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Are shortages of maternity staff at weekends leading to higher risk levels for mothers and babies?
A report by the National Audit Office, published in November 2013, reviewed in detail the figures relating to maternal care services in England. One of their findings was that there were poorer outcomes for mothers and babies during the weekends. The report noted that: “the chance of injury to the baby varied from 1 in 68 on weekdays to 1 in 60 at weekends. These differences remain after adjusting for maternal characteristics and the type of cases.” So why are outcome worse at weekends?
The report noted that; “The provision of high-quality, safe maternity care requires the presence of appropriately skilled staff.” It goes on to comment that unfortunately it is usually only trainee doctors, rather than consultants, who are in most hospital obstetric units at night and weekends. If consultants are needed then they are called in from home or need to give advice over the telephone, which clearly could lead to a delay in emergency treatment.
The report suggested that: “Increasing routine consultant presence on the labour ward to support, teach and supervise junior staff may result in better decision making and fewer unnecessary interventions.” It was noted that 53% of obstetric units did not meet the recommended consultant presence level as recommended by the Royal College of Obstetricians and Gynaecologists.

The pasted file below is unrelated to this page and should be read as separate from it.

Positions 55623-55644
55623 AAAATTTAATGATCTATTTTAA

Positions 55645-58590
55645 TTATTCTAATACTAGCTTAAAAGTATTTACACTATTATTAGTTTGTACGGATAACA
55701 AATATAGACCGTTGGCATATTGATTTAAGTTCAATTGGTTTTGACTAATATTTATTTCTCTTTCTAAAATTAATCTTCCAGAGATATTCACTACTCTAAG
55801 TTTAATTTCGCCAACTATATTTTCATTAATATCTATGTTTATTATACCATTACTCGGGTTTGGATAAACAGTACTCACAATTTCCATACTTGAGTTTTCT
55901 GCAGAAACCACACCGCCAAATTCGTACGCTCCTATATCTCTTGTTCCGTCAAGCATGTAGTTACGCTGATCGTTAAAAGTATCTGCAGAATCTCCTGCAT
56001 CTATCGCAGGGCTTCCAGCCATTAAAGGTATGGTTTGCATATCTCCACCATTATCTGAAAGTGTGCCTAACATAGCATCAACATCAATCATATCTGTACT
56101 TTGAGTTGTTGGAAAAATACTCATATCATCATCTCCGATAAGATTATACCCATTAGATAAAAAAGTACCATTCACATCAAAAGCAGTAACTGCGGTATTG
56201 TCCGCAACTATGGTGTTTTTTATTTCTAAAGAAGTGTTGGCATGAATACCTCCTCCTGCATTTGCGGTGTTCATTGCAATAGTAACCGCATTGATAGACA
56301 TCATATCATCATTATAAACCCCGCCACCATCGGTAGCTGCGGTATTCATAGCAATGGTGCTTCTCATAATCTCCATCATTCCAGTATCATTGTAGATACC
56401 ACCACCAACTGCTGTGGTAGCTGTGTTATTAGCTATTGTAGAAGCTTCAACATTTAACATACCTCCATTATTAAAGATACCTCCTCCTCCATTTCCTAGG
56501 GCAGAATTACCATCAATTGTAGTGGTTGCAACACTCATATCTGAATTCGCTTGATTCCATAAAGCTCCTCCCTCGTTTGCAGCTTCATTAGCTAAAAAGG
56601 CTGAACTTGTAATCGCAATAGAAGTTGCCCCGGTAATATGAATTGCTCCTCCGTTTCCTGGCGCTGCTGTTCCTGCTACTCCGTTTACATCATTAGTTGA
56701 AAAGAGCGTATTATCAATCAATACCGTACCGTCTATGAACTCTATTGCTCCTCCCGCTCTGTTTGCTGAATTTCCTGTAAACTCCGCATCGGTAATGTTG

The National Audit Office report noted that: “Over the last decade, the most common reasons for maternity claims have consistently been mistakes in the management of labour and relating to caesarean sections, and errors resulting in cerebral palsy.” The report goes on to state that: “The scale of litigation highlights the importance of improving risk management and safety of care.”
As a specialist medical negligence solicitor specialising in obstetric care I have investigated a large number of cerebral palsy cases where parents of injured children have pursued claims because their child has suffered catastrophic injuries due to poor care, and these cases have included care provided at weekends. No one undertakes such a step lightly, but NHS and social care provisions for catastrophically disabled children goes no where to meeting their high level of needs.
It is hoped that this report will reinforce the need for improved staffing levels, particularly at weekends where there is a noticeable issue nationwide. With improved funding and training of staff the standard of care for mothers should increase and the number of children suffering avoidable cerebral palsy and therefore the level of medical negligence cerebral palsy cases will decrease. It is of course particularly hard for the NHS to strive for full consultant led cover 7 days a week due to significant restriction on NHS budgets, however the cost to the NHS and more importantly families, will be much more without implementing such measures.